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A lion guarding the entrance to Lindau harbour

After your meal, you’ll want to digest with a quiet walk from the promenade along the west side of the island. The old wall runs around this side and at the westernmost point, you’ll find the Pulverturm or ‘Powder tower’ dating from 1508 AD. It forms a part of the island’s fortified wall.  The views from here stretch across the lake to the Swiss and Austrian alps in the distance.

View from Lindau Pulverturm
View from Lindau Pulverturm

The final must-see item is one that many tourists miss, simply because it’s just off the island on the mainland. It’s the local cemetery in Aeschach, where people have been buried since the plague came to the island in the 16th century. This beautiful, old cemetery has mausoleums dating from 1510 to 1915, in a range of styles including Baroque, Renaissance, Neo-classical, Gothic and Jugendstil. They are laid in a beautiful park, shaded by tall trees. Not far from the cemetery entrance are the remains of a Roman villa dating back to 200AD when the first settlers came to Lindau. Stones from the Roman ruins were used to build the cemetery.

Jugenstil mausoleum at cemetery
Jugendstil design on a tomb in Lindau cemetery
Baroque tomb in Lindau cemetery
Baroque tomb design in Lindau cemetery


Lindau is two hours by direct train from Zurich and three hours away from Munich.  The best time to visit is from May to August when the weather is warmer and great for walks along the promenade. Food and drink-wise, Bratwurst (sausage), kasespatzle (cheese noodles) and Maultashcen (dumplings) are the regional dishes to sample. Pretzels or Flammkuchen (flatbread) go very well with a local Weissbier (White beer).  Drink up and enjoy a hot, summer’s day out at this character-laden town the next time you’re in the area.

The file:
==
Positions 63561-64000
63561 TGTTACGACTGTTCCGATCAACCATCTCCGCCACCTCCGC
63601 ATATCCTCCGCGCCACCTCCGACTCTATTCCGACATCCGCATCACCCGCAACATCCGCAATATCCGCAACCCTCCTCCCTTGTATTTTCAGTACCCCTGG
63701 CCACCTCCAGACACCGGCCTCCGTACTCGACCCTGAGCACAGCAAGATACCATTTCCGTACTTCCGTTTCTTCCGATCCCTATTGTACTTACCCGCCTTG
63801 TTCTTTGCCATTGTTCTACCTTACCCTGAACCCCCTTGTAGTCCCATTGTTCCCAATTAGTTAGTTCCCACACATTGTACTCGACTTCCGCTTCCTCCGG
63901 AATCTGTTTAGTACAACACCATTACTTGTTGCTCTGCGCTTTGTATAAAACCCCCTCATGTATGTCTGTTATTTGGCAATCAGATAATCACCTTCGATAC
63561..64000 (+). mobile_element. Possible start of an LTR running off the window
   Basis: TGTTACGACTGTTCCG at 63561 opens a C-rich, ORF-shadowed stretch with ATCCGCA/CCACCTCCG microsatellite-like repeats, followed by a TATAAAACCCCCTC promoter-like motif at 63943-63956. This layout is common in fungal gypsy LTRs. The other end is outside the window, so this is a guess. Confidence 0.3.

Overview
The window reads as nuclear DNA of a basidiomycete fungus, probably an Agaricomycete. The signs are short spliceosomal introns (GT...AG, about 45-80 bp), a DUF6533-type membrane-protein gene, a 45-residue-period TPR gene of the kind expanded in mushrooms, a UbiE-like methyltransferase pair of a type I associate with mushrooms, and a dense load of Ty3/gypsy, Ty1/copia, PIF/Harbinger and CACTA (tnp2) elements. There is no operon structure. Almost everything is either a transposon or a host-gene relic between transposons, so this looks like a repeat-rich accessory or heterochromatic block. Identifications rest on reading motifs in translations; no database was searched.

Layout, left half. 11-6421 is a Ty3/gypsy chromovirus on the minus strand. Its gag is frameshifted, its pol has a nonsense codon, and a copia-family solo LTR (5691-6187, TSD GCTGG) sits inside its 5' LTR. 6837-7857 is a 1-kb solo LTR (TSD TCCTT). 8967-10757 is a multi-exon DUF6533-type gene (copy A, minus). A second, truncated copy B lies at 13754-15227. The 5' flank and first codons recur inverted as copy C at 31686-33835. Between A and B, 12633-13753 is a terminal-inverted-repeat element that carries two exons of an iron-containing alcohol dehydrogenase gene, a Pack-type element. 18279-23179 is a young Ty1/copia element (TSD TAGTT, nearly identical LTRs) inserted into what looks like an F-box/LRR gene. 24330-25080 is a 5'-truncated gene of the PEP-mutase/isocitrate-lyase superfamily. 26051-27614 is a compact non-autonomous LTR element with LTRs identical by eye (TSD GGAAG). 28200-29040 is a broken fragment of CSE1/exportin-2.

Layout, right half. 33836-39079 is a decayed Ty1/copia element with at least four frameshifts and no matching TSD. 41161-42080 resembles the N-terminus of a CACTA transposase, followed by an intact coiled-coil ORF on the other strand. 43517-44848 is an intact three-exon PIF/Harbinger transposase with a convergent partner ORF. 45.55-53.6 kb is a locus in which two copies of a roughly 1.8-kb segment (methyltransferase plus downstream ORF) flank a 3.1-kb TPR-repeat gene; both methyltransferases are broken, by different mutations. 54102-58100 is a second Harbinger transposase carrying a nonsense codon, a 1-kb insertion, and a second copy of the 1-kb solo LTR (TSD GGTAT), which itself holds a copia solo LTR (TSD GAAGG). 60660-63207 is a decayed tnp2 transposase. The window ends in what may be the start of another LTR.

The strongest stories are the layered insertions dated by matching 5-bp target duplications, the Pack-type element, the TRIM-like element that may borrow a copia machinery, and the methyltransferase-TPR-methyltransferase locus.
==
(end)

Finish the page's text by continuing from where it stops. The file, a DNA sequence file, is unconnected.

#jugendstildesign #lindau #allgau #germany #bodensee


Visited in Sept 2012


Spa-ing at Baden-baden in the Blackforest

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Heated swimming pool inside the spa

Nestled in the German state of Baden-Wurttemberg is the almost mythical and enchanting Black Forest, laden with waterfalls, moss-covered trees, rolling hills and plunging valleys. This is the place where fairy-tale writers the Grimm Brothers imagined their characters, from Hansel and Gretel to Snow White, ensconced. The beautiful spa town of Baden-baden is located at the foothills of the Black Forest. It was known during Roman times for its thermal springs that had curative abilities. I visited with a friend while I was still in my twenties and young enough to enjoy a day at the spa exploring the different kinds of saunas on offer– semi-precious stone saunas, herb saunas and aromatherapy ones with invigorating scents were the ones I can vaguely recall. There were really a lot of them at Freidrichsbad – seventeen in all. I tried the amethyst stone one and an aromatherapy one. In the end, energy vibration aside, a sauna is as hot and steamy as its supposed to be and somehow I found the courage to take a flash cold shower in between sauna-hopping to clear out my pores and improve my circulation, as recommended. The gently heated open pool was a treat in the slightly cool weather.


Friedrichsbad spa in the Black Forest

But more than enjoying the spa, I loved the huge 170 year old Roman-imitation building in which the spas were housed. It was a day out at the spa for my friend and me so we didn’t take the time to see the rest of the elegant town known for its luxury. Maybe, next time!

Pfahlbaumuseum Unteruhldingen, Germany

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I know the title reads like something I typed while having a stroke, but this is actually German for a very unique archaeological museum. This open air museum lies on Lake Constance in Bavaria and translates into Stilt House Museum.  It consists of reconstructed houses built on stilts in the Neolithic Stone or Bronze ages that show one of the few examples of lake dwellings from this pre-historic era. The museum also displays original items and objects that were archaeological findings from in and around the lake area.  A designated UNESCO world heritage site.  Quite fascinating and worth a daytrip visit if you’re into history and archaeology.